Excommunication . . . Merely a New Chapter

chains I have felt prompted to write about my husband’s excommunication from the Church of Jesus Christ of Latter-day Saints for over a month now.  I have sat down several times, written a few sentences, deleted the post and walked away from the computer in frustration.  This is a taboo subject to many within the Church.  Members of the Church tend to link excommunication with rebellion against Church doctrine.  We forget that an excommunicated member may be sitting right next to us in our meetings and we would have no idea.  It is time for me to share.  This will be the first post, of several, regarding my husband’s excommunication.  Hopefully this story will bring comfort to those in a similar situation.

My husband disclosed his addiction to me on January 7th.  Over the next few days the rest of the details of his addiction came out.  Everything moved quickly for us.  Group and individual therapy sessions, disclosure to the Bishop, disclosure to the Stake President.  I can barely remember the first week.  I knew from the moment my husband started to tell me about his addiction that he would be excommunicated, it was only a matter of time.

Eighteen days after “D-Day”, January 25th, we found ourselves at the Stake President’s office awaiting his disciplinary council.  The timing was terrible.  It was the weekend of my dad’s 65th birthday party.  I’m not even sure how I got through the party that took place the night before.  I was so numb.  My sister and sister-in-law flew in for the party and I slapped a mask on when they, and the rest of my family, were looking.  When they looked away, tears nearly spilled out.  No one knew.  Not a soul, except the Bishop, the Stake President and our therapists.  I was surrounded by people for several days, yet had never felt so incredibly alone in my entire life.  The family wanted to have dinner at my parent’s house on Sunday.  Obviously we wouldn’t be able to go and used our daughter’s Baptism Preview as an excuse.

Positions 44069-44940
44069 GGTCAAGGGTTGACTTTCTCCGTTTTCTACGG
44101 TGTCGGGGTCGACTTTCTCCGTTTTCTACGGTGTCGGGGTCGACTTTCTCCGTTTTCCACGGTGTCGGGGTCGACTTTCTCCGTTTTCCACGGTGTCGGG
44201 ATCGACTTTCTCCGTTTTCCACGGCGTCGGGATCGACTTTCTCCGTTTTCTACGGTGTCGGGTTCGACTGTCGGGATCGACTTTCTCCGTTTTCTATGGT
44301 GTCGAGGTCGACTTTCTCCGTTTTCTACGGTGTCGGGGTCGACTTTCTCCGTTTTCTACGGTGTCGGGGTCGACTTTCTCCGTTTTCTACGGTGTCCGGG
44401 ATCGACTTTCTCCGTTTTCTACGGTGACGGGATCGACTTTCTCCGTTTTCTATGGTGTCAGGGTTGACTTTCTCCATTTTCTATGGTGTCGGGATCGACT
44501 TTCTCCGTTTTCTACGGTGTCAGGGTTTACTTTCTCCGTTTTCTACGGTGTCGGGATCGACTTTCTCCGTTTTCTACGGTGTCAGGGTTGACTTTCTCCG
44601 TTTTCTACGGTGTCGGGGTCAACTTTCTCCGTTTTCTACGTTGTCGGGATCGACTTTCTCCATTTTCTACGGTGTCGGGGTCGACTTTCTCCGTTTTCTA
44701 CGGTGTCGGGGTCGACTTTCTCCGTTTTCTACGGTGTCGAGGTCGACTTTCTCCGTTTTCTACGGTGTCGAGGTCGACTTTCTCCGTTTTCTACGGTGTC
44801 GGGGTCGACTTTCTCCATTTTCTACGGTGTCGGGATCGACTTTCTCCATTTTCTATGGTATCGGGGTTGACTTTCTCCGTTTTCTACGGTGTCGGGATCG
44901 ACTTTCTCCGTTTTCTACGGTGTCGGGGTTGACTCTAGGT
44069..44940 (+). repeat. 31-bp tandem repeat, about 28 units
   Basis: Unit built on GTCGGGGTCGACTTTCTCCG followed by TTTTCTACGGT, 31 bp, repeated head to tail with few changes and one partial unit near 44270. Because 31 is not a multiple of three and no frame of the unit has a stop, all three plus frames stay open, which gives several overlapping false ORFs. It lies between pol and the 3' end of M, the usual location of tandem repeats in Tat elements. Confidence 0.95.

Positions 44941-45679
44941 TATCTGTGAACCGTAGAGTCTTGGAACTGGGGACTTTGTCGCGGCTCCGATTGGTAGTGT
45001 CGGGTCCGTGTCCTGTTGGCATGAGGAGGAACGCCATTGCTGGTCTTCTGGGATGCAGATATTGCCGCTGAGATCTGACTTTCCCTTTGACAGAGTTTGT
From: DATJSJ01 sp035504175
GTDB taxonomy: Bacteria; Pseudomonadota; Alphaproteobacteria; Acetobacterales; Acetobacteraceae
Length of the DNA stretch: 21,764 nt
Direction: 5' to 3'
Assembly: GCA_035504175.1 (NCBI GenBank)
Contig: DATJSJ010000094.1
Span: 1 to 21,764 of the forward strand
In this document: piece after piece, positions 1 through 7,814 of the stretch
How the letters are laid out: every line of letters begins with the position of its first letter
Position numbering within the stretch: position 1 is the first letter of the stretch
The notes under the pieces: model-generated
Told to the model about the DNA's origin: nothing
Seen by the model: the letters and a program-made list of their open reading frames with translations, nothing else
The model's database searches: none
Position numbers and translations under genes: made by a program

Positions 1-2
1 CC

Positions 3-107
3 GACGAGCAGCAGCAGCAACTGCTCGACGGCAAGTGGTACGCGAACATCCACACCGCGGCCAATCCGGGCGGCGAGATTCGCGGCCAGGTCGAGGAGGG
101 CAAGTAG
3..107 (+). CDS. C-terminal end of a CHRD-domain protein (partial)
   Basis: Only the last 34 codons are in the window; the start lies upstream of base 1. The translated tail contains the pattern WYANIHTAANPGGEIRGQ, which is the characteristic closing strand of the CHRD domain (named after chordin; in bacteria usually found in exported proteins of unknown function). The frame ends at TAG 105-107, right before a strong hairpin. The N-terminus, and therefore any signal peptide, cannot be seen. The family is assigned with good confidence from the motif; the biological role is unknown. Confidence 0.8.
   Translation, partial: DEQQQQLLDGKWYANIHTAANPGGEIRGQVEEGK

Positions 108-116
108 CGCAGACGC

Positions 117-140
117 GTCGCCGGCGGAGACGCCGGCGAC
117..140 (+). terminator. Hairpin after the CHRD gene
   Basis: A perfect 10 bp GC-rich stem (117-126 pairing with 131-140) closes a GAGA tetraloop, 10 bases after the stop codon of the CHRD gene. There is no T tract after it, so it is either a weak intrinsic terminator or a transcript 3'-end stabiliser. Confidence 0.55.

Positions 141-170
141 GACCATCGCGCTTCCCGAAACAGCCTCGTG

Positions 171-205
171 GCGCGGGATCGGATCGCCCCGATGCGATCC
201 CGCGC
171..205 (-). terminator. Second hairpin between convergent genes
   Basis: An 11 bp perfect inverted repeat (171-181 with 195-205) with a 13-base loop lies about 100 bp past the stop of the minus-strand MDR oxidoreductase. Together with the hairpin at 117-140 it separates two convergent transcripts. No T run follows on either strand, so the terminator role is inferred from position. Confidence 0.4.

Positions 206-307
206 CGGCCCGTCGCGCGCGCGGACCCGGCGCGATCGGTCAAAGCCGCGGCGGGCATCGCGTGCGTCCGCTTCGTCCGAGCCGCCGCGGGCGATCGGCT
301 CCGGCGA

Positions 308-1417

I felt like a storm cloud was hovering over me as I sat in church.  I couldn’t look at anyone.  It was almost unbearable to be there.  It finally ended and we went home.  John’s disciplinary council was scheduled for early afternoon, Jill’s Baptism Preview was scheduled right in the middle of it.  I went with John to the Stake office.  The secretary had us wait.  John and I sat awkwardly on the floral couch and took turns holding Jude.  We held hands, briefly.  When the Stake President called John in I felt my chest constrict.  I told myself over and over to breathe, just breathe.

Once I could breathe, I sat on the couch and prayed.  I prayed for John.  For the members of the High Council.  For the Stake Presidency.  I prayed for myself and our little family.  I sat on the couch as long as I possibly could before leaving to pick Jill up.

Jill and I made it back to her meeting and  I couldn’t concentrate on anything her leaders were saying.  My thoughts were on the room down the hall where John was confessing to 15 men the most shameful things he had done.  I was torn.  My daughter was learning about her baptism and the day that she would become a member of the Church, and John was down the hall about to lose his membership in the Church.  I was a mess.  I couldn’t tell what was up and what was down.  What I really wanted to do was run.  Run away from there.  Run until it didn’t hurt.  Run until it made sense.  Instead I sat.  I sat with Jill and watched the clock.  As soon as the prayer was over I grabbed her cupcake and walked as fast as I could out the door.  I dropped her back off at home and drove back to the church.

They were almost ready when I arrived.  John and I sat on the couch again.  Jude was getting tired and fussy.  The Stake President came out and called us in.  I stood behind John and rocked Jude.  I couldn’t look at anybody in the room.  I suddenly felt ashamed.  Ashamed that I was married to someone that had betrayed me so deeply.  Ashamed that they might feel sorry for me.

The feeling was short lived.